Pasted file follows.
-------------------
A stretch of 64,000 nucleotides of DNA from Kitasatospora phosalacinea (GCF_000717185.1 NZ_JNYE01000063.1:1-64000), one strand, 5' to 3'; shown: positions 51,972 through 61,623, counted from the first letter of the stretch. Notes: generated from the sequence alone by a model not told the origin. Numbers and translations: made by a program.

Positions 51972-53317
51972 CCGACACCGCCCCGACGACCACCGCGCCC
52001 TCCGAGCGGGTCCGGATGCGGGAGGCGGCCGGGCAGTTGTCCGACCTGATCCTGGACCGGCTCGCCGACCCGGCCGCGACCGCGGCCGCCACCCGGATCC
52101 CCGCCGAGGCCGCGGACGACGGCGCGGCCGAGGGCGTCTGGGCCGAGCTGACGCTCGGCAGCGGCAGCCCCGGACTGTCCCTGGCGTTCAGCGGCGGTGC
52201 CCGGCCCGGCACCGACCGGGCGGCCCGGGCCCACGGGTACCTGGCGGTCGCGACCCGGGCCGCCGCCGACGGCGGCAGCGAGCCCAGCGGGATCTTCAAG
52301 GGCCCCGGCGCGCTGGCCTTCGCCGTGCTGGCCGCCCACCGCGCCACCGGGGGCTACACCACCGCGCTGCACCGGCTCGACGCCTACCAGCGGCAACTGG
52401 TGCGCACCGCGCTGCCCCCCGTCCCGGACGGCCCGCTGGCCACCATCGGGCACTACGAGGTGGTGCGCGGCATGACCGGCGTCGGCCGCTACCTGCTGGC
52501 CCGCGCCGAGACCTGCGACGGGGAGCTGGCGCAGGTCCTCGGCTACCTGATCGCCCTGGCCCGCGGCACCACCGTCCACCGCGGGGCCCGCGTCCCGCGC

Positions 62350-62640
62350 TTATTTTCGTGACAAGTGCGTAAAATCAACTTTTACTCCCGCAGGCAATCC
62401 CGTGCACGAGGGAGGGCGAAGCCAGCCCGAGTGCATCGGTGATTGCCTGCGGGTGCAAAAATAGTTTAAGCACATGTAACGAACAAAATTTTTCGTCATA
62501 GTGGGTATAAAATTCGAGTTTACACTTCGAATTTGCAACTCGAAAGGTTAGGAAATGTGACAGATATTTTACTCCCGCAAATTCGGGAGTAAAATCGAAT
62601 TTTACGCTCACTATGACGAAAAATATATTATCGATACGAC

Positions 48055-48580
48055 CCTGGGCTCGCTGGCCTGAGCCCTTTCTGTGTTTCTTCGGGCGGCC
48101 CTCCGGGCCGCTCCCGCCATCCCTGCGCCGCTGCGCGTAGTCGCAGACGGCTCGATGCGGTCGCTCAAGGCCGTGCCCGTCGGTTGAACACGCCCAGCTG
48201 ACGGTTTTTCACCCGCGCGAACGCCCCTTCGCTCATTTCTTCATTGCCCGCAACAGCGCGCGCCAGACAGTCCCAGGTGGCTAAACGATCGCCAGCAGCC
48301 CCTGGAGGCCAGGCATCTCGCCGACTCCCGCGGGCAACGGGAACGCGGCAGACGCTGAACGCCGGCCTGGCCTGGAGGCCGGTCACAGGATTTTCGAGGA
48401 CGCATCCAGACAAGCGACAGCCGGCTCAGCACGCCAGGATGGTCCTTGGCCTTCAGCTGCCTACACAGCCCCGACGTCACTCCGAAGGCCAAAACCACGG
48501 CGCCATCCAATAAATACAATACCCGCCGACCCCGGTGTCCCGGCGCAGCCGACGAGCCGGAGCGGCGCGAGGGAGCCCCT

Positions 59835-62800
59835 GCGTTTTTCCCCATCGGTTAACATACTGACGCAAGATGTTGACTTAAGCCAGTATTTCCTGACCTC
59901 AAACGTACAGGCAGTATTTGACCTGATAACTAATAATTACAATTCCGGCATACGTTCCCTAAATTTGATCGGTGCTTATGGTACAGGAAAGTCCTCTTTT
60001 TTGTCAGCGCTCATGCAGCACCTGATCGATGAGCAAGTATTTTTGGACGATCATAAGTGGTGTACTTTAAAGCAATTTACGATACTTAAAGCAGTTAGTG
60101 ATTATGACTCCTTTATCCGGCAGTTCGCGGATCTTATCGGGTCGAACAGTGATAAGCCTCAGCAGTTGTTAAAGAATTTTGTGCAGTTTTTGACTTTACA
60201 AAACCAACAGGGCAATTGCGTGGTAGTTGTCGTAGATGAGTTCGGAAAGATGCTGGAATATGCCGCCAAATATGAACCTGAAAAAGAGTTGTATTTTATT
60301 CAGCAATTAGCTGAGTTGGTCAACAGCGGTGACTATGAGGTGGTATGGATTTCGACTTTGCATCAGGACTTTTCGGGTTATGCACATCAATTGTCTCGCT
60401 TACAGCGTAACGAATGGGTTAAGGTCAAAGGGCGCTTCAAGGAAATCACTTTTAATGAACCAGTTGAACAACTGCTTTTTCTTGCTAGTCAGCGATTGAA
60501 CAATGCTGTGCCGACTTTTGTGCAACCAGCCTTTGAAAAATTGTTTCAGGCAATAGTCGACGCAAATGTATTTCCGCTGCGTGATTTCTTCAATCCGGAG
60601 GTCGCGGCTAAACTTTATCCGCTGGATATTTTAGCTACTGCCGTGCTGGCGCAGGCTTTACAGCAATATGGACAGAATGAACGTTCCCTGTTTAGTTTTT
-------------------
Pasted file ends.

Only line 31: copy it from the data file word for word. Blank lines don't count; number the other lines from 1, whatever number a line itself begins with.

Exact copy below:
60601 GTCGCGGCTAAACTTTATCCGCTGGATATTTTAGCTACTGCCGTGCTGGCGCAGGCTTTACAGCAATATGGACAGAATGAACGTTCCCTGTTTAGTTTTT